Artists come together to raise money for Ukraine

Sale at Adam’s hopes to raise €50,000 for the Irish Red Cross relief effort

Adam's of St Stephen's Green, in conjunction with Suzanne MacDougald, formerly of Solomon Fine Art, will host a timed online sale of artworks to aid the Irish Red Cross humanitarian work for the people of Ukraine. The catalogue of over 35 works is now online, with bidding ending on April 7th. With no reserves and no buyer's premium, bidding will open for each lot at 50 per cent of the low estimate. The sale hopes to raise €50,000.

Featuring both Irish and international artists, Duck is a lovely bronze by Irish-Ukrainian artist Vadim Tuzov, who regularly exhibits at Solomon Fine Art Gallery, and has garnered a considerable following for his realistic small animals. Also featured is German-born artist Holger A Baehr, who lives in Co Longford, and is better known in his native Germany, where his work sells for many thousands of euro.

Highlights include John Behan’s large and haunting Liffey Oar Boat, a bronze with a white chalky patina, which is expected to make in excess of €5,000 and Rowan Gillespie’s Kneeling Girl, a tender nude from 1982 (€3,000-€5,000).

For fans of Orla de Brí, Cross Bearer, which resonates with a St Brigid's cross, will be of interest (€1,500-€2,000) while a piece of Louise Kennedy couture in the form of a black beaded crepe evening jacket is expected to fetch €300-€500


War Paint, Conrad Frankel's third solo exhibition at the Olivier Cornet Gallery on Denmark Street in Dublin, opens on April 12th. Running until May, 20 per cent of the sales will go to the Irish Red Cross for the Ukraine relief effort.

"When Russian forces invaded Ukraine, and Putin began his ultra-violent smash up, I felt compelled to turn my attention to the war as an artist," says Frankel, whose work is included in the Bank of Ireland and Office of Public Works collections. From families fleeing and the haunting image of a pregnant woman on a stretcher, to the image of Vladimir Putin in his giant echo chamber, these paintings will resonate with anyone who has watched news of the invasion.

Eileen Gray

Ending on April 3rd is Precarious Freedom: Crowds, Flags, Barriers, an exhibition by Belfast artist Joy Gerrard, at the Butler Gallery in Kilkenny, of paintings created over the past two years. Known for work that investigates different systems of relations between crowds, architecture and the built environment, using Japanese ink on paper, the exhibition is curated by Aoife Ruane of the Highlanes Gallery in Drogheda, where it was first shown.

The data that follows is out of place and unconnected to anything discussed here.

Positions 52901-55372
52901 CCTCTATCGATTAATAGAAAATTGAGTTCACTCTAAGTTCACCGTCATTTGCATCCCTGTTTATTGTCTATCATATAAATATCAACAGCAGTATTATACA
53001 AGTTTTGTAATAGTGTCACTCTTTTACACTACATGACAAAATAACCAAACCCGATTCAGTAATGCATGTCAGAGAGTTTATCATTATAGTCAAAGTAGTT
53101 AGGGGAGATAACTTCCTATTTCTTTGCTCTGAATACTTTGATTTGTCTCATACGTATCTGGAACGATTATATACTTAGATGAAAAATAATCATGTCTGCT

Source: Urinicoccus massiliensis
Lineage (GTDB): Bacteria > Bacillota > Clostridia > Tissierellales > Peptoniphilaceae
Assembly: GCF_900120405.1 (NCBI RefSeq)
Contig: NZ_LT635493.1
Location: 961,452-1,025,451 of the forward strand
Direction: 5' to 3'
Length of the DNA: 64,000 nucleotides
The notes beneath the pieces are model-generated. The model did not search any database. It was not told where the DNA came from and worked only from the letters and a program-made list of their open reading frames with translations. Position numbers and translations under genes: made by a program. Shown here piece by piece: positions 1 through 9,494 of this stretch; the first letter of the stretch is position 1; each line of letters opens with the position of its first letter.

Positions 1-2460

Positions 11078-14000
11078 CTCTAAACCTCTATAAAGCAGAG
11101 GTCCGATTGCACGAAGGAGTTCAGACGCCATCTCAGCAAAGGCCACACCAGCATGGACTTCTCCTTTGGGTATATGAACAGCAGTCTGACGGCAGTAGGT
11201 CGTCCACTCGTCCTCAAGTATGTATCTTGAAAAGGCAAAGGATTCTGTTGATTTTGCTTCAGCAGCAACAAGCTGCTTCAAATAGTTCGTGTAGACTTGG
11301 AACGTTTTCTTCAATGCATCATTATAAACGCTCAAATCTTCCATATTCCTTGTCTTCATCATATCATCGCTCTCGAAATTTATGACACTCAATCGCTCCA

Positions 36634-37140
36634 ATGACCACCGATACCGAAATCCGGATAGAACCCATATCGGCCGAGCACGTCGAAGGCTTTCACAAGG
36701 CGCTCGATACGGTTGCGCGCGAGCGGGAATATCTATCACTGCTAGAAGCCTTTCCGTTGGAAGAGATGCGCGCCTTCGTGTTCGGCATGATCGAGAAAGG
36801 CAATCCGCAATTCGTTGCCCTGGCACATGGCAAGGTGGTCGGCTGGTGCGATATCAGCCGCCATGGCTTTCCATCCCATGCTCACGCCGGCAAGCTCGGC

With the 2021 Zurich Portrait Prize in his pocket for Me Ma Healing Me, Salvatore of Lucan (28) has a new exhibition, open now at the Kevin Kavanagh Gallery on Chancery Lane in Dublin. Entitled Dead Present, the show ends on April 23rd. The title of the show refers to a painting of dead flowers by the artist, who was also awarded the Whyte's Award and nominated for the Hennessy Craig award.

Currently open at Wexford County Council is Making and Momentum: In Conversation with Eileen Gray, a touring exhibition curated by Richard Malone, the Irish artist and designer. It is being run in partnership with Association Cap Moderne, the charitable foundation established in 2014 to restore and open the Cap Moderne site at Roquebrune-Cap-Martin in France. The Unesco World Heritage site contains two bastions of contemporary architecture: Irish designer Eileen Gray's E1027 seaside villa and Swiss French architect Le Corbusier's Cabanon, both historic monuments.

The exhibition is a celebration of Gray's work and global influence across many disciplines and brings together ceramicist Sara Flynn; sculptor Niamh O'Malley (who represents Ireland at Venice Biennale 2022); artist Laura Gannon; rug maker Ceadogán; Mourne Textiles; Nellie Malone, the late grandmother of Richard Malone; and an archive work by the late abstract painter Mainie Jellett.

Solomon Fine Art will host its annual Spring Group exhibition commencing April 7th showcasing new works by gallery and invited artists including Margo Banks, Jean Bardon, John Behan, Leah Beggs, Tom Climent, Eamon Colman, Julie Cusack, Orla de Brí, Ana Duncan and Margaret Egan. From Stephanie Hess's dancing rabbit in Moon Dance, and Eilis O'Connell's bronze Hole Stones, to Margaret Egan's dark and misty Sandymount, there is lots of choice to suit all tastes.

Opening at its Lisburn Road gallery in Belfast on April 9th, Gormley's Fine Art will hold an exhibition of new works by Stephen Johnson. Entitled Thrones, Johnson's modern surrealist style "aims to start a conversation among his audience" and this experimental body of work "focuses on chairs and their significance within a given context".

Shortlisted for the Hennessy Portrait award in 2015 and 2016, Johnson won the De Veres Art Award at the RHA in 2012, and was selected as the KPMG Best Emerging Artist at the Royal Ulster Academy in 2016.,,,,,,